The crisis was aggravated by the Bank of England’s initial failure to act as lender of last resort. To ensure that it would not have to suspend convertibility or risk profits, the Bank actually raised the discount rate in December 1825, in the midst of a bank run! Only after some large London banks failed, including Henry Thornton’s, did the Bank finally begin increasing its advances to struggling City and country banks.
Bagehot (1891) later chastised the Bank for initially “acting as unwisely as it is possible to act,” and used its initial misstep as a case for what a lender of last resort should not do. However, he approvingly quoted the statement by Jeremiah Harman, the Bank of England Director during the crisis, about the Bank’s eventual decision to step up:
We lent . . . by every means possible and in modes we had never adopted before; we took stock on security, purchased Exchequer bills, we made advances on Exchequer bills, we not only discounted outright, but we made advances on deposits of bills of exchange to an immense amount, in short, by every possible means consistent with the safety of the bank . . .
It seems that the Bank eventually threw everything it had at the Panic of 1825. Does that sound familiar? The Term Auction Facility, the Commercial Paper Funding Facility, the Money Market Investor Funding Facility, and the Term Asset-Backed Securities Loan Facility are just a few of the liquidity programs that the Federal Reserve used to stem the Panic of 2008.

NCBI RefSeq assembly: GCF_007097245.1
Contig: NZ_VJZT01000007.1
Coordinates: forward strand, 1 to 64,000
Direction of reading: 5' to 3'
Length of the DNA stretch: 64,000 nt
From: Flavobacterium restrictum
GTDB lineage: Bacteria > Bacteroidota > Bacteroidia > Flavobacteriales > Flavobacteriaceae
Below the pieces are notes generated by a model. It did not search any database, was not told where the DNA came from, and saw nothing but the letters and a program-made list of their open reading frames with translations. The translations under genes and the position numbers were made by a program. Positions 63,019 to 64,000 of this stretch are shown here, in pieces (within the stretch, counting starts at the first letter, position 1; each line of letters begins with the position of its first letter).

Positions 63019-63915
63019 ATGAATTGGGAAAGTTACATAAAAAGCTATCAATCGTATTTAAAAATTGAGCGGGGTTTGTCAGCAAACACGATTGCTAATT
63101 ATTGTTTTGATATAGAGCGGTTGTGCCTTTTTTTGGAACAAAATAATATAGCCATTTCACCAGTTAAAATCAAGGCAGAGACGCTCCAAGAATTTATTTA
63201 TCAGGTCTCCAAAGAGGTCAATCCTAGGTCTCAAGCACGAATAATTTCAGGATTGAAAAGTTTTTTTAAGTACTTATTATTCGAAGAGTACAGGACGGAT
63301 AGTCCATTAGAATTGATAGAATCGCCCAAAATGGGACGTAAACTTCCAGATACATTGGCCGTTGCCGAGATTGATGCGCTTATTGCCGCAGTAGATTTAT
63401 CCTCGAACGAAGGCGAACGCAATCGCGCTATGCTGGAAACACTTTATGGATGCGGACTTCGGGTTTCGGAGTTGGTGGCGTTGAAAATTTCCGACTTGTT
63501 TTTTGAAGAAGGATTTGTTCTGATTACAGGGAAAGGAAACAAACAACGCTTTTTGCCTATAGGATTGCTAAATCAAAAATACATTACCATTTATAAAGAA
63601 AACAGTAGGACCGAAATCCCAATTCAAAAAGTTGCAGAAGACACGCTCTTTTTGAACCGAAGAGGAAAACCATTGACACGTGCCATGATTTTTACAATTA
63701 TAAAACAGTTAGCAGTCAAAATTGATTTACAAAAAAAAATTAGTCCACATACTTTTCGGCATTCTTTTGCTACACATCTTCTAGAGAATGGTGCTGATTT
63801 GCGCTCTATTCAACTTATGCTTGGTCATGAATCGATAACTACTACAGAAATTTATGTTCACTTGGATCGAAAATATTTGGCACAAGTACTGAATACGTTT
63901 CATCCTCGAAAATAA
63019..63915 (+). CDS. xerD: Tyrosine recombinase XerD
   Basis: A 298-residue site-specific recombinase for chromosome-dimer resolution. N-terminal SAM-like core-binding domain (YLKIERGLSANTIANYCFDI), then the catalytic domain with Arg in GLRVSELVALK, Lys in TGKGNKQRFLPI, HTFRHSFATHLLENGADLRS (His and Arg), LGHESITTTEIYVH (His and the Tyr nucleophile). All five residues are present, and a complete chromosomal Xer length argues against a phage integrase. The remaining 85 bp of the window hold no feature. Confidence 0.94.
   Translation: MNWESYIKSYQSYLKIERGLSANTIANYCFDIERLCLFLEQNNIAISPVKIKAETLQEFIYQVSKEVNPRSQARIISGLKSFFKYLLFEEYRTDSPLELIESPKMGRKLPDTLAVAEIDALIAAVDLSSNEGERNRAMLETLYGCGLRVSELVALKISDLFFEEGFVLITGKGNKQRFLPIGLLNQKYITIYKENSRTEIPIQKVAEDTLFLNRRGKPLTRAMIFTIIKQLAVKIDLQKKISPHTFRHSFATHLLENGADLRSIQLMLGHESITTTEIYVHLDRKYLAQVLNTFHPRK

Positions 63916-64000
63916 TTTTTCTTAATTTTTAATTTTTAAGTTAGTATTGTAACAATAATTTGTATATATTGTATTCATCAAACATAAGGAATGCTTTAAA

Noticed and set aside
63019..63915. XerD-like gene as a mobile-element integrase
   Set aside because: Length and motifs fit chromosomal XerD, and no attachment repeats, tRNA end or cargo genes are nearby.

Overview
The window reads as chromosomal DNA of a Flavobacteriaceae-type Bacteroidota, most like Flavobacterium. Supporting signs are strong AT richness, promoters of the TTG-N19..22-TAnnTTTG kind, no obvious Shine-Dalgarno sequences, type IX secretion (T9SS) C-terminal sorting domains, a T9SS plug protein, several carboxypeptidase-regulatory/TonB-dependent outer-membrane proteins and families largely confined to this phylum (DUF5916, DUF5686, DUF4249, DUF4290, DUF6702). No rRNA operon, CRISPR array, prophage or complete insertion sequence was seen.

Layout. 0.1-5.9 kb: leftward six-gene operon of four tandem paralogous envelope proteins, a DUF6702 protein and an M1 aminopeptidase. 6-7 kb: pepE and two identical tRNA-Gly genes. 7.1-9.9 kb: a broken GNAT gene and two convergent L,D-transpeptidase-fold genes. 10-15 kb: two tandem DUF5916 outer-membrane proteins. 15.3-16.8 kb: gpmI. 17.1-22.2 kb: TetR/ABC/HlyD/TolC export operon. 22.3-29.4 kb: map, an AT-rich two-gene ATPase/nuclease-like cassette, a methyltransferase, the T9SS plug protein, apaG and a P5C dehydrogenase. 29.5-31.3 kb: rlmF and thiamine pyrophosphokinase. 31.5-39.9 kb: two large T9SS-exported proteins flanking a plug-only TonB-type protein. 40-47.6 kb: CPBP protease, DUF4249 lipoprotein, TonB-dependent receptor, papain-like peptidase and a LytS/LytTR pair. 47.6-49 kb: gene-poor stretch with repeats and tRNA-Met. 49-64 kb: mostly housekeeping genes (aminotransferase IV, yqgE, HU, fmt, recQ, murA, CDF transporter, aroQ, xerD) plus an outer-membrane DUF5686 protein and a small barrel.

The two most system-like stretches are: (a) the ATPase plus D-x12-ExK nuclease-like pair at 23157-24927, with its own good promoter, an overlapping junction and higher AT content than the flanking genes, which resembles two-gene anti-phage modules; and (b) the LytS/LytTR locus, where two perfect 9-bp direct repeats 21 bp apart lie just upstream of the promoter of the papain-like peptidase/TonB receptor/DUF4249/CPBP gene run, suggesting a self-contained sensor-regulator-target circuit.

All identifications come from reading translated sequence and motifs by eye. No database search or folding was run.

This 2009 blog post draws some parallels between 1825 and 2008 based on the information asymmetries that plagued the securities markets in both cases—bonds issued by far-off, fledging nations in the former case and exotic asset-backed securities in the latter. Are there other parallels between the panics of 1825 and 2008? Let us know what you think.
The views expressed in this post are those of the authors and do not necessarily reflect the position of the Federal Reserve Bank of New York or the Federal Reserve System. Any errors or omissions are the responsibility of the authors.
Donald P. Morgan is an assistant vice president in the Federal Reserve Bank of New York’s Research and Statistics Group.
James Narron is a senior vice president in the Federal Reserve Bank of San Francisco’s Cash Product Office.